But she hasn't managed to single-handedly eradicate sexism so she's made a whole new four-part series about it for Radio 4.

In the first episode, she asks who has the best sexism in the world, deconstructs a yogurt advert and looks at what happens when a perfectly normal woman appears on television.

She's assisted in this by the series' token man, Fred MacAulay who in episode one, reveals a hitherto unsuspected penchant for certain kitchen cleaning products.

The series is written and performed by Bridget Christie and the producers are Alison Vernon-Smith and Alexandra Smith.

Bridget Christie returns in another series of her multi-award winning series about modern feminism. Bridget thought that she'd be able to put her feet up after her last Radio 4 series, she expected it to bomb. Sadly it was a huge success and she's had to bang on about feminism ever since, perform two sell-out runs at the Edinburgh festival and win lots of awards.

But she hasn't managed to single-handedly eradicate sexism so she's made a whole new four-part series about it for Radio 4.

In the first episode, she asks who has the best sexism in the world, deconstructs a yogurt advert and looks at what happens when a perfectly normal woman appears on television.

She's assisted in this by the series' token man, Fred MacAulay who in episode one, reveals a hitherto unsuspected penchant for certain kitchen cleaning products.

The series is written and performed by Bridget Christie and the producers are Alison Vernon-smith and Alexandra Smith.

"

02012015010820170321 (R4)
20150115 (BBC7)

Bridget Christie returns in another series of her multi-award winning series about modern feminism. Bridget thought that she'd be able to put her feet up after her last Radio 4 series, she expected it to bomb. Sadly it was a huge success and she's had to bang on about feminism ever since, perform two sell-out runs at the Edinburgh festival and win lots of awards.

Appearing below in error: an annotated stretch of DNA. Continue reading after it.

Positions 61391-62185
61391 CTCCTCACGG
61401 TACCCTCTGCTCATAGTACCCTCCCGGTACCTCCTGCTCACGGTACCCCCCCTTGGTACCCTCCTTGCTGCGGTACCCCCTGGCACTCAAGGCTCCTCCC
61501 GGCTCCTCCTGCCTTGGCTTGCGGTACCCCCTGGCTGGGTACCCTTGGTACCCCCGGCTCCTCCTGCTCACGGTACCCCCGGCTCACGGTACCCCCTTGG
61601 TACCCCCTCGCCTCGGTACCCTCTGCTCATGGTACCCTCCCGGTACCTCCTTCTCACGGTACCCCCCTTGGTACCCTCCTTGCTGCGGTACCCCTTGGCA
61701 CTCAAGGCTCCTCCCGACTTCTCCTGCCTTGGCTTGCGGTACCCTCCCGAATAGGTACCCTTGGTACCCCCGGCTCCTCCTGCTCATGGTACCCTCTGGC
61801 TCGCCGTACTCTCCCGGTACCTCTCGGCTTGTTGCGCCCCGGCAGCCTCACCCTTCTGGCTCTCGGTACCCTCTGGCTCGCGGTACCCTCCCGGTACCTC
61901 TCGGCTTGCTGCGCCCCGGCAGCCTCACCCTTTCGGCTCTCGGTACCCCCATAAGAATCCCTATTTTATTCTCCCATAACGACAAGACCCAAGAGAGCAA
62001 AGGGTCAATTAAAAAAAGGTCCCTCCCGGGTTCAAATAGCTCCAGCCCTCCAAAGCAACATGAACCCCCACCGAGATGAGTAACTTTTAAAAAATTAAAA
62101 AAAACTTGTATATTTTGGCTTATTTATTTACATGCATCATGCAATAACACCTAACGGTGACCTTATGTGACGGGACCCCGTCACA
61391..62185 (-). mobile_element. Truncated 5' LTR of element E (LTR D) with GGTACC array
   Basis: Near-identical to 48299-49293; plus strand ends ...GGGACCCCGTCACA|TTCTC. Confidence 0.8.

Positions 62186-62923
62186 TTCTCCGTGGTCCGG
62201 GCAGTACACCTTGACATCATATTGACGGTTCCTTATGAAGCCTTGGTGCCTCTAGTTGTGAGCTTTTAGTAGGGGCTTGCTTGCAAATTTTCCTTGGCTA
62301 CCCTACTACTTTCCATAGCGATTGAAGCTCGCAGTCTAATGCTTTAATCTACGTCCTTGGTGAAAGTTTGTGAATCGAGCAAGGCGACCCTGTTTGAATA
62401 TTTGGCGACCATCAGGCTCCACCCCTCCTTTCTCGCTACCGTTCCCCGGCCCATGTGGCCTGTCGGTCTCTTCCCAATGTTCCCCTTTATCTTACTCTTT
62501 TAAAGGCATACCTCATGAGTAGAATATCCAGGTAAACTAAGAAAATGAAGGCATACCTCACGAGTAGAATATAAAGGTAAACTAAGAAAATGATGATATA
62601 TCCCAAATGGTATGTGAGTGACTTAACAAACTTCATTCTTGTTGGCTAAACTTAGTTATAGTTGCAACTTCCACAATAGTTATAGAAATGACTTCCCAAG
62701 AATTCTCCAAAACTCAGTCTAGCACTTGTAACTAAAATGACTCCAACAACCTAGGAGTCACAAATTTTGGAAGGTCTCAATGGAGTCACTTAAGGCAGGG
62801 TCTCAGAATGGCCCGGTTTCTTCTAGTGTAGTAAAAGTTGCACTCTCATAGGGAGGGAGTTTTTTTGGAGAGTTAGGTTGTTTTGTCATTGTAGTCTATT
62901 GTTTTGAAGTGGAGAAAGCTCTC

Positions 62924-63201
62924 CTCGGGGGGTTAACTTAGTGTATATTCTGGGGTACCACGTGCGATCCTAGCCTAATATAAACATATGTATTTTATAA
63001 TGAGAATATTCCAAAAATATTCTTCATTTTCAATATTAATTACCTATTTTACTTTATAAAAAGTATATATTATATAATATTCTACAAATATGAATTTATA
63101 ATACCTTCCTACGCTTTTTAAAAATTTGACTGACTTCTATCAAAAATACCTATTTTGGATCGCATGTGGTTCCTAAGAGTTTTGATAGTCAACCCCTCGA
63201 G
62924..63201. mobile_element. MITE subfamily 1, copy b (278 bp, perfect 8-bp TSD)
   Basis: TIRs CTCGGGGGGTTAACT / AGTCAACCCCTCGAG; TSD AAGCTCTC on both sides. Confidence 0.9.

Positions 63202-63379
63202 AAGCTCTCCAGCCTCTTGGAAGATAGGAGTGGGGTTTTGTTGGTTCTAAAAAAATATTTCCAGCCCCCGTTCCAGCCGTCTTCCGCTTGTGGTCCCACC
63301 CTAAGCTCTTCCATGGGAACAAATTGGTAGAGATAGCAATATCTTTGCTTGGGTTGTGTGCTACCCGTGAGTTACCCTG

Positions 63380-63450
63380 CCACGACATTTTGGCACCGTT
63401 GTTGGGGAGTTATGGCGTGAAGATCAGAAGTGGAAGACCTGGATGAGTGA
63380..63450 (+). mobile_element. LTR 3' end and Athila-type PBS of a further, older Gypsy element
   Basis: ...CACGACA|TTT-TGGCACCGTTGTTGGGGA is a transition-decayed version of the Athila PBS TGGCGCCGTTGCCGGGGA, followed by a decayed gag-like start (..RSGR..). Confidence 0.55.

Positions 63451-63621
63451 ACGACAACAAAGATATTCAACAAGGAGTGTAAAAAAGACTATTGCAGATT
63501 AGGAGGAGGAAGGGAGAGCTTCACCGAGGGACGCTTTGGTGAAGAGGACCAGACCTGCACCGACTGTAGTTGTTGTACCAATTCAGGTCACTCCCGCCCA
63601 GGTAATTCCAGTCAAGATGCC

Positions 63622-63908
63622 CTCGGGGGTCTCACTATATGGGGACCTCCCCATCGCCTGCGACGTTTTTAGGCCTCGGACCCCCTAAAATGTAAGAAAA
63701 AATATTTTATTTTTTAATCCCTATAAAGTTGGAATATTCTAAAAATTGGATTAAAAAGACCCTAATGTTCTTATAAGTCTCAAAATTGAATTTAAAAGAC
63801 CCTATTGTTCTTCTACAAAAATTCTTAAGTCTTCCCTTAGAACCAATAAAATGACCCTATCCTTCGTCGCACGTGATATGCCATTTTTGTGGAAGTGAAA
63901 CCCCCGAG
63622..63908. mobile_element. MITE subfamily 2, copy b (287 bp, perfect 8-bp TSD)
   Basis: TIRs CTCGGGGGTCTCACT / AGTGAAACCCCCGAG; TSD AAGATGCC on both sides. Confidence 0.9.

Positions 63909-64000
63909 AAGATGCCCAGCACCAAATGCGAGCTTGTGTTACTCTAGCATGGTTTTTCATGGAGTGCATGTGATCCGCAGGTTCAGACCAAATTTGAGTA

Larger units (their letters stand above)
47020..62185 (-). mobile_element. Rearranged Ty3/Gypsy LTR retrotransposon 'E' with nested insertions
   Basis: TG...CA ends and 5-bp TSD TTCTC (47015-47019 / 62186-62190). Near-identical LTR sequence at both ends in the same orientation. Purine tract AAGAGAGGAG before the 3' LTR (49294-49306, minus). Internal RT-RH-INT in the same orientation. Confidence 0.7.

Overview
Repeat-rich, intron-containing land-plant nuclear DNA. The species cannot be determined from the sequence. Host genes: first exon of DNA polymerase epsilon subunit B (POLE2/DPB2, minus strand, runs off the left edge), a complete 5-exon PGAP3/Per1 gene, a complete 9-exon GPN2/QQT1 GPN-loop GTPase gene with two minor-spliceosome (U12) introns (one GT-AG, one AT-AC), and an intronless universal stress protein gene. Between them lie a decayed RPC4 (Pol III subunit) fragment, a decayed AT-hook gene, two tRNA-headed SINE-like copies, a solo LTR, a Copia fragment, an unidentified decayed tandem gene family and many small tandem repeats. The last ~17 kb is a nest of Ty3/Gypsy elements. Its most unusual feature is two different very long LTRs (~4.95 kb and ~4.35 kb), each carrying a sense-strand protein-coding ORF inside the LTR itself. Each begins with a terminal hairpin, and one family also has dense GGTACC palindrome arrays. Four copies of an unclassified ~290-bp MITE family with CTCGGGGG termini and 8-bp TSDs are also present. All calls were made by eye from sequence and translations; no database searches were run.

But she hasn't managed to single-handedly eradicate sexism so she's made a whole new four-part series about it for Radio 4.

In the first episode, she asks who has the best sexism in the world, deconstructs a yogurt advert and looks at what happens when a perfectly normal woman appears on television.

She's assisted in this by the series' token man, Fred MacAulay who in episode one, reveals a hitherto unsuspected penchant for certain kitchen cleaning products.

The series is written and performed by Bridget Christie and the producers are Alison Vernon-Smith and Alexandra Smith.

Bridget asks who has the best sexism in the world and deconstructs a yogurt advert.

Bridget Christie returns in another series of her multi-award winning series about modern feminism. Bridget thought that she'd be able to put her feet up after her last Radio 4 series, she expected it to bomb. Sadly it was a huge success and she's had to bang on about feminism ever since, perform two sell-out runs at the Edinburgh festival and win lots of awards.

But she hasn't managed to single-handedly eradicate sexism so she's made a whole new four-part series about it for Radio 4.

In the first episode, she asks who has the best sexism in the world, deconstructs a yogurt advert and looks at what happens when a perfectly normal woman appears on television.